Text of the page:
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All the latest updates and news from the Bermuda Aquarium, Museum, and Zoo, one of Bermuda's leading visitor attractions!
The Bermuda Zoological Society’s [BZS] Wetlands Remediation Project [WRP], designated the HSBC Global Water Programme for Bermuda in 2014, said they had “great success in its efforts to make two ponds much less toxic for wildlife.”
“These findings are very encouraging since the toxicity of Bermuda’s ponds is a known threat to the island’s two endemic killifish species and its native diamondback terrapins, all locally protected species,” BSZ said.
“The HSBC Water Programme was a five-year, $100 million partnership with Earthwatch, Water Aid and the World Wildlife Fund established to provide a combination of water provision, protection and education, benefiting communities in need, enabling people to prosper, and driving economic development and growth. The Global HSBC Water Programme funded more than 59 water-related projects, with Bermuda being 1 in 35 participating countries.
HSBC Bermuda Volunteers assist the BZS with the remediation of the Cloverdale Pond
“The principal objective of the WRP was to determine if aerating Bermuda pond sediments enabled sediment bacteria to break down poisonous petroleum hydrocarbons to non-toxic levels. The sources of these hydrocarbons, which are found in most of Bermuda’s ponds, include used motor oil, road run-off and vehicle emissions.
“Previously, laboratory studies had shown that these petroleum hydrocarbons [particularly polyaromatic hydrocarbons or PAHs] were responsible for the limb deformities seen in the island’s toads and the severe endocrine disruption [i.e. altered hormone levels] and impaired reproduction observed in Bermuda’s pond fish, toads and terrapins.
“Laboratory studies had also demonstrated that bacteria in the sediments of sampled ponds were deprived of oxygen and therefore not able to efficiently degrade PAHs. However, simply adding oxygen to sediments from these ponds in the laboratory enabled the bacteria to effectively consume the PAHs. These promising results needed to be tested in the field and this effort was made possible by the generous two-year grant from HSBC Group.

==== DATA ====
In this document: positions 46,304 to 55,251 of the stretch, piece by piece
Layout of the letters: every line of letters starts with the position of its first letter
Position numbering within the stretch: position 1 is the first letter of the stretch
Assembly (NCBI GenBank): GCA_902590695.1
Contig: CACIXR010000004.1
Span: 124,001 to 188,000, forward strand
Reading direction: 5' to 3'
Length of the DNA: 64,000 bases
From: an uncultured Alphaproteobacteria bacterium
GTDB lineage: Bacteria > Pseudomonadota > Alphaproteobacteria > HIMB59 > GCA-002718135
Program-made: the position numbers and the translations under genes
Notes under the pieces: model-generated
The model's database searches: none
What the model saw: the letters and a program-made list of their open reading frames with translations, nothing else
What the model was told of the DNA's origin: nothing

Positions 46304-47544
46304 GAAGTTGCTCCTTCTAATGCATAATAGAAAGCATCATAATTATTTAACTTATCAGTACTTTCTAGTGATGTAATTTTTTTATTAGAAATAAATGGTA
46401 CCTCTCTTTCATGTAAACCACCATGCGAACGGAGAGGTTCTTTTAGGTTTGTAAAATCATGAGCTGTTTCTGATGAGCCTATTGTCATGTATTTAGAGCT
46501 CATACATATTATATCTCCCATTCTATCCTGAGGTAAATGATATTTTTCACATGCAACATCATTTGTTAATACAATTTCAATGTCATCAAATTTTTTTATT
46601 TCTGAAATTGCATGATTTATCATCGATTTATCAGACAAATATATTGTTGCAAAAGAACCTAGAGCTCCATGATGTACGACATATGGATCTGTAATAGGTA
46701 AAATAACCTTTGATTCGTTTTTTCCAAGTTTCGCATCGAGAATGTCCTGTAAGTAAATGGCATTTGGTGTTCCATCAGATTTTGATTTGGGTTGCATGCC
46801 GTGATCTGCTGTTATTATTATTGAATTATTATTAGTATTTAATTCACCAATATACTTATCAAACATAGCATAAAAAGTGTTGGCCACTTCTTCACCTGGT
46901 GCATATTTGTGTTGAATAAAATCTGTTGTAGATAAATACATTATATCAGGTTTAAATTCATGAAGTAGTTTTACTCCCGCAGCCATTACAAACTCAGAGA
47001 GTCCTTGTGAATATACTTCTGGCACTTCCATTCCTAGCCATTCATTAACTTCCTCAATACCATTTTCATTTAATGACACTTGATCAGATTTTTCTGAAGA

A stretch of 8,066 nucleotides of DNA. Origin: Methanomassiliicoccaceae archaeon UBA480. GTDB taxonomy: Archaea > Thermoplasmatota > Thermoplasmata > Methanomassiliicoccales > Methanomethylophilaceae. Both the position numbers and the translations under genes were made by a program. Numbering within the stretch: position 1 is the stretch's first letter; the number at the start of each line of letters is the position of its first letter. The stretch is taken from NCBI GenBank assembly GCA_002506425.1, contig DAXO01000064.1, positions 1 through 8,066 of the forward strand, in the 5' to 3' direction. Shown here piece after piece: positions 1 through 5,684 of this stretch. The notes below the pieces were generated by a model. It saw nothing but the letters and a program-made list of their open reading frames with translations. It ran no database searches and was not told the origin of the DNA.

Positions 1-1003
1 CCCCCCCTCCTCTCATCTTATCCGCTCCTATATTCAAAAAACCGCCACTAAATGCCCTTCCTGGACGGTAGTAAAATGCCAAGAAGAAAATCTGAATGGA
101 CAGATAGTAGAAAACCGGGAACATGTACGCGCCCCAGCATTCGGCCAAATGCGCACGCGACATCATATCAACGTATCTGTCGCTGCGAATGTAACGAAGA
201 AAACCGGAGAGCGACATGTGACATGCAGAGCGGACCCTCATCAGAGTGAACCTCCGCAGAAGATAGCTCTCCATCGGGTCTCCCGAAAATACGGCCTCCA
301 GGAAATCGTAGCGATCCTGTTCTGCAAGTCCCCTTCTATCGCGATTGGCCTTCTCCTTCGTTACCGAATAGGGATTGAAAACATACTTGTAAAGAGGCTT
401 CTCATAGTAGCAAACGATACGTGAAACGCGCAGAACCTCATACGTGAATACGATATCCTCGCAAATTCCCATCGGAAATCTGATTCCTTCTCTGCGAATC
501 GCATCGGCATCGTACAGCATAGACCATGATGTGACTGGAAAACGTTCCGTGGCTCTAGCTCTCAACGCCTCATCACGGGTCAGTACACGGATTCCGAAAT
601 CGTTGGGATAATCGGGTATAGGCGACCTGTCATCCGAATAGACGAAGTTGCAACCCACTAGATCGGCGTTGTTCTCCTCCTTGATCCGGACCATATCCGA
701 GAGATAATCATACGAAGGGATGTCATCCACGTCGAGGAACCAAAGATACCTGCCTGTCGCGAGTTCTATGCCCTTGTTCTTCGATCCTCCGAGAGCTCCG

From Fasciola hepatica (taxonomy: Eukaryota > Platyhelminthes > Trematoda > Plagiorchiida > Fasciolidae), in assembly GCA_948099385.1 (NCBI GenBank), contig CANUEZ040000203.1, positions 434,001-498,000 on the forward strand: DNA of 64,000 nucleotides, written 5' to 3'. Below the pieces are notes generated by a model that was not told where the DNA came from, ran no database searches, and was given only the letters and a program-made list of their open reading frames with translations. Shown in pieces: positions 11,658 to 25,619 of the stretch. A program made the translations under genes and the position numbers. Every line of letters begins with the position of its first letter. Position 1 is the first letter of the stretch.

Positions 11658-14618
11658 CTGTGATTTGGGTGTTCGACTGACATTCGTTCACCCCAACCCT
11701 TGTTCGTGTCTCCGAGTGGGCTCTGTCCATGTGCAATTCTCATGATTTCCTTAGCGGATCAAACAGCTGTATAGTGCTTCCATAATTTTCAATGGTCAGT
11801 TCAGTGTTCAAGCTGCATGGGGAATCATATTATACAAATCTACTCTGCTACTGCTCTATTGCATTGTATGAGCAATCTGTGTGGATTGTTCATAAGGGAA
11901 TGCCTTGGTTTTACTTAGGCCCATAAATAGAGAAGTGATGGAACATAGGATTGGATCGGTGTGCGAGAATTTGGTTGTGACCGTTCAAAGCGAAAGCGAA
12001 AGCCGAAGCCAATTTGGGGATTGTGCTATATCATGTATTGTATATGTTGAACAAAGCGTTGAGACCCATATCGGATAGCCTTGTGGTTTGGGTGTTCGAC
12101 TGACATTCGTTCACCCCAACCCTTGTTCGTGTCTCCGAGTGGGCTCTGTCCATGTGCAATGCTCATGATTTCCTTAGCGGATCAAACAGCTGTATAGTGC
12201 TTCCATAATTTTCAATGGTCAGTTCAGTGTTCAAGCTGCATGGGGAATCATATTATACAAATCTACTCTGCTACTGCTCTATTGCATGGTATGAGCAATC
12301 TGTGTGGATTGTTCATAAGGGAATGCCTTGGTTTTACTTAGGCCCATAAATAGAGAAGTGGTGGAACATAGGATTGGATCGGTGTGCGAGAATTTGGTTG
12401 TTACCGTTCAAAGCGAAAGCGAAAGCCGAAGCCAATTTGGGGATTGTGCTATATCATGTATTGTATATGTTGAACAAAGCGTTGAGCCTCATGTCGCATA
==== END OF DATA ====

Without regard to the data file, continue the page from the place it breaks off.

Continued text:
“Two ponds were selected for the study, Cloverdale Pond and Evan’s Pond. Cloverdale Pond was the first pond chosen for remediation due to its small size, its known severe effects on wildlife, and the fact that it harboured no protected species in case the process of aeration produced any toxic by-products.
“Evan’s Pond was selected as the second test site due to its threatened small population of genetically unique killifish. The ponds were divided into sections and each section was aerated for 6 to 8 hours a day, using solar powered compressors sending air through weighted air lines to small-bubble distribution manifolds.
Volunteers appreciate the wildlife at Cloverdale Pond
Dr. Jamie Bacon, BZS Research Associate, Education Officer and Principal Investigator for the WRP, explained “It transpired that remediation on each section took approximately a year but by the end of that time, the levels of the 16 PAHs tested were reduced by 96-100% with 100% being a non-detectable level.
“Follow up laboratory studies using samples of remediated sediments from both ponds showed that they no longer caused endocrine disruption or impaired reproduction in fish. This was a fantastic result!”
Dr. Doug Fort, President of Fort Environmental Laboratories in Stillwater, Oklahoma and the project’s chief collaborator, added “The level of remediation accomplished far exceeded that which is typically achieved.
“The ability to reduce contamination to levels that do not adversely affect wildlife in the laboratory combined with presentation of a cleaner environment for humans and wildlife to interact with is a wonderful accomplishment.
“Without the support of HSBC Group, in concert with HSBC Bermuda, the Department of Environment and Natural Resources, the BZS, and the volunteers who participated in the effort, this would not have been possible.”
HSBC Bermuda CEO, Mark Watkinson said, “The Bermuda Zoological Society have demonstrated the importance of preserving our endemic wildlife as well as the adverse effects a compromised habitat can have on thriving eco-systems.
“HSBC is proud to have supported Dr. Bacon and Dr. Fort on this research to identify and reverse the causes of impaired reproduction and deformities on our endemic wildlife. The strength and biodiversity of our eco-systems is a good indicator of our own future health. Projects such as these, enables us to focus on the importance of environmental conservation – for the benefit of Bermuda’s future generations.”
The Bermuda Zoological Society have confirmed the next pond slated for remediation is the South Pond located on the Mid Ocean Golf Course.
They explained that this pond is a main feeding pond for the diamondback terrapins which” have a very poor hatching success rate due to pollution causing deformed embryos.”
The organisation is hoping for equal success rates with this initiative as has been achieved through the HSBC Water Programme remediation projects.